If there was one key takeaway from FinovateEurope in London this February, it was that the vast majority of fintech firms have changed their approach toward working with financial institutions and, for that matter, larger incumbent vendors. The focus is now less on “disruption” (whatever that means) and more on partnership. The biggest buzzword/concept of the event therefore appeared to be “white labelling”—taking these startup vendors’ tech and putting your own brand on it. In this manner, the financial institution or incumbent vendor gains innovation, and the startup gains credibility (albeit behind closed doors) and income.
I had the opportunity to attend the National Retail Federation annual conference, the “Big Show,” last week, and my first observation is that it is indeed a big show. It fills every corner of the Javits Center in New York, and it took a full day just to wander through the exhibit space. Wandering around the hall, I saw a few consistent themes coming out of this year’s show:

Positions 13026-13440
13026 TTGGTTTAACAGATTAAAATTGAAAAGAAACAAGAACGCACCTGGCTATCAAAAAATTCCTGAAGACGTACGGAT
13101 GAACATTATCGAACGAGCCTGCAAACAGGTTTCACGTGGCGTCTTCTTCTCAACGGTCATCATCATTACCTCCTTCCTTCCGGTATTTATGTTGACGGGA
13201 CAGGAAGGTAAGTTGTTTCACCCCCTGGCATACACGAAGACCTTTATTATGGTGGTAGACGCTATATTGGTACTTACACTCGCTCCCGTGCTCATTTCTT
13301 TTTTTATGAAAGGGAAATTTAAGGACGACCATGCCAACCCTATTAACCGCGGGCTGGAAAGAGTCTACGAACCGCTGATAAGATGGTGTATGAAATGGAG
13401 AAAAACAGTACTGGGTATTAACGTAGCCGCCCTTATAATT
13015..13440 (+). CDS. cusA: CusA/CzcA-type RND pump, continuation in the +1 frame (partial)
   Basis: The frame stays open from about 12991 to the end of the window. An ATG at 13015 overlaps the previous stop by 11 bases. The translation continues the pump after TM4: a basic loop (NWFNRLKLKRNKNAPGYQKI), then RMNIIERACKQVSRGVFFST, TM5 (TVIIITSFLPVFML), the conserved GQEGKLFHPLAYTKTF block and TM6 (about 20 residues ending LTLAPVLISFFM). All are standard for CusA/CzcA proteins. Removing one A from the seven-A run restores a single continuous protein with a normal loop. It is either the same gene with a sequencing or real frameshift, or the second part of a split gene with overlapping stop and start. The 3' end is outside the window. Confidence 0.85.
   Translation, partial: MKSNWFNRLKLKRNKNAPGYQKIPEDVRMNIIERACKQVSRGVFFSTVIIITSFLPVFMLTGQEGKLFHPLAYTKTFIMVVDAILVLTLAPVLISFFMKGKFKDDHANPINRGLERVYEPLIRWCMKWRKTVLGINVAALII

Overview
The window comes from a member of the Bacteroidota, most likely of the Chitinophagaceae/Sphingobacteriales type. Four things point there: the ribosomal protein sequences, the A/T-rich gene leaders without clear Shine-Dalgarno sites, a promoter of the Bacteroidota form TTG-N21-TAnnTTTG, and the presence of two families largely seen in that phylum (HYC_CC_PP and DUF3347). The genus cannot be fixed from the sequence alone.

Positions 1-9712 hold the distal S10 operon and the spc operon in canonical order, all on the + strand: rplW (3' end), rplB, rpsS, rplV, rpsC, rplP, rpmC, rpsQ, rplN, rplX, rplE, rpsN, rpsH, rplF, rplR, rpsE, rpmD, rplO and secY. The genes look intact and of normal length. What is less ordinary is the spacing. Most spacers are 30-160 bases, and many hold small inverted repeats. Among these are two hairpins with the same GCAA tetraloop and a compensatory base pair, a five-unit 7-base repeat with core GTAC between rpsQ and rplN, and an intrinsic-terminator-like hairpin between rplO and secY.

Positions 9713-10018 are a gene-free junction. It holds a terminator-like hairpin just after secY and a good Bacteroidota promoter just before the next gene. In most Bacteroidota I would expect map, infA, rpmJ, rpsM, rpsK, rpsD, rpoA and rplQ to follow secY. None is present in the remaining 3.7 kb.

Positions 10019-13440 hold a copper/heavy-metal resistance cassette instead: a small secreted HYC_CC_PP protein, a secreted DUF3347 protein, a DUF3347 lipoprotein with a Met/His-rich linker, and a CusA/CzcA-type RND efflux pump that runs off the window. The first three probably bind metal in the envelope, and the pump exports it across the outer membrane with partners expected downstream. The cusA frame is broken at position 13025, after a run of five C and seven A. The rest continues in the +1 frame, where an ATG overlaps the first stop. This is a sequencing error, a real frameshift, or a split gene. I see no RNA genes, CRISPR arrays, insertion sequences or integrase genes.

Many large personal U.S. auto insurers made time in 2015 to refresh their policies and address the issue of ridesharing by offering ridesharing endorsements. Rolling those endorsements out nationwide and getting more insurers to offer them is still a work in progress, and insurers need to consider three pitfalls.
It is no secret that banks struggle to effectively serve small businesses. Internal battles to serve these clients have existed within financial institutions for quite a while: battles between commercial banking teams claiming to offer more of the functionality these customers need and the consumer teams promising greater solution ease of use. Unfortunately, in recent years, the size of the battlefield has grown. Banks are no longer just fighting internally and among themselves—a new set of players have set their sights on these customers, and their impact is growing.